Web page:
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About Us

What is Daws Hall Nature Reserve?

Daws Hall Nature Reserve was established in 1981 and shortly after in 1985 Daws Hall Centre for Environmental Learning opened for the first time. With the generous support of many individuals and a number of organisations, funds were raised to convert a coach house, an outbuilding of the 15th Century Daws Hall into a classroom.

Today the focus of the Nature Reserve is unchanged and the Daws Hall Trust (Charity Number 1157570, established in 1988) manages the site for the dual aims of Conservation and Education.

When can I visit Daws Hall Nature Reserve?

The site is closed to public for most of the year. This allows the site to remain dedicated to hosting school groups from across East Anglia throughout term time and delivering a programme of home education and small public facing events.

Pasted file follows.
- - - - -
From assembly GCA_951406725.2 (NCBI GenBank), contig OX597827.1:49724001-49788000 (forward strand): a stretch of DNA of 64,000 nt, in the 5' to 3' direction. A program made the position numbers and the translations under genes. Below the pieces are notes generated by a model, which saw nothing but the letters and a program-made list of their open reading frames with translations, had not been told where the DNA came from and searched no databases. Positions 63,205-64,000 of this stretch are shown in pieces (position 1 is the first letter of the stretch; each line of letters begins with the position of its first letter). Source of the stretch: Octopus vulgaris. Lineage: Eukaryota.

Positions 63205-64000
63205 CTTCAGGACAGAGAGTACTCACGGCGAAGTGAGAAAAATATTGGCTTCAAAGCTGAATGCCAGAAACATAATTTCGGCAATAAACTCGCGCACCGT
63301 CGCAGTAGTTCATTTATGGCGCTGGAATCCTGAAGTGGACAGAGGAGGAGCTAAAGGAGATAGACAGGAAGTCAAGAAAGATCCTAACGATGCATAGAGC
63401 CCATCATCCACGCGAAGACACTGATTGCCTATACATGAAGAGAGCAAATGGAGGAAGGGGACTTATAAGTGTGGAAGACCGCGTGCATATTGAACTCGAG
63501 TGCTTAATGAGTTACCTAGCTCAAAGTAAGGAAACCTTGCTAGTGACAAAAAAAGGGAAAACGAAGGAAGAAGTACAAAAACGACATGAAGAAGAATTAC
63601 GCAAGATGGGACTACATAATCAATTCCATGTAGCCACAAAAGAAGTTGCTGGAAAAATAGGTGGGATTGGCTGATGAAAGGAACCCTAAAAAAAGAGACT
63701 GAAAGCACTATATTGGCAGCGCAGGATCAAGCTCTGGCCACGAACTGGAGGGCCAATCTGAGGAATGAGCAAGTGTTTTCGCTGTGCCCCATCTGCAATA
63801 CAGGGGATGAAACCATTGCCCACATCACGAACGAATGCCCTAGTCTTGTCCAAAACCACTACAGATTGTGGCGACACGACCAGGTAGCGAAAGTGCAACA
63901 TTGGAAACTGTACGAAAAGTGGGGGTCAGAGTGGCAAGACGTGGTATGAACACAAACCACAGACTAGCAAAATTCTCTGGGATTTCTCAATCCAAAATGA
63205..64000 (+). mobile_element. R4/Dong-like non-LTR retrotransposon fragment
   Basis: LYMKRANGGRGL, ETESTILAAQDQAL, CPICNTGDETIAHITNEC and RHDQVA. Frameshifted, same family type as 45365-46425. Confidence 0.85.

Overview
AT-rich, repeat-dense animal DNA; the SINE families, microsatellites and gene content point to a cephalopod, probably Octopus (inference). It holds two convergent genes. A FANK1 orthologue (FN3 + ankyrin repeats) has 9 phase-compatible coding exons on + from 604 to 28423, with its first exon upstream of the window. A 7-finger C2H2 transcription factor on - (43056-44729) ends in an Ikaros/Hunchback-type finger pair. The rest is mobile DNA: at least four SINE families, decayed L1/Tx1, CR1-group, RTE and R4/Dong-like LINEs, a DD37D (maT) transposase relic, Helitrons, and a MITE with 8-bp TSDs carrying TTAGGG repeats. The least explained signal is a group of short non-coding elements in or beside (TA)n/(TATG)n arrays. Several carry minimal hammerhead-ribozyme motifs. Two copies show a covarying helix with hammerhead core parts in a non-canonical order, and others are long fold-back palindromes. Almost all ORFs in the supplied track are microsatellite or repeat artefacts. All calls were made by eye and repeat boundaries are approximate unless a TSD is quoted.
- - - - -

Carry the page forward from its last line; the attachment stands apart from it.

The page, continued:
For a few days a year the Trust holds Open Days which form important fundraisers to help continue environmental education on site. A list of open days and opportunities to visit the site are listed on our events page here.

What is there to see at Daws Hall Nature Reserve?

Changing dramatically throughout the seasons, the 25 acre site is small by comparison with some nature reserves, however one thing that is often said about Daws Hall is that "Every acre is different".

Highlights for most visitors include our Snowdrops in February, the staggering number of dragonflies and damselflies to be seen on the riverside in summer and the incredible Wildflower Meadow.

An overview of the site is available on our map, here

Photograph of the converted cart lodge opening as the education centre in 1985

Opening of the Education Centre in 1985.

Photograph of the flower meadow in summer.

In the Wildflower Meadow.

A carpet of milk white snowdrops through the trees in winter

A carpet of Snowdrops.

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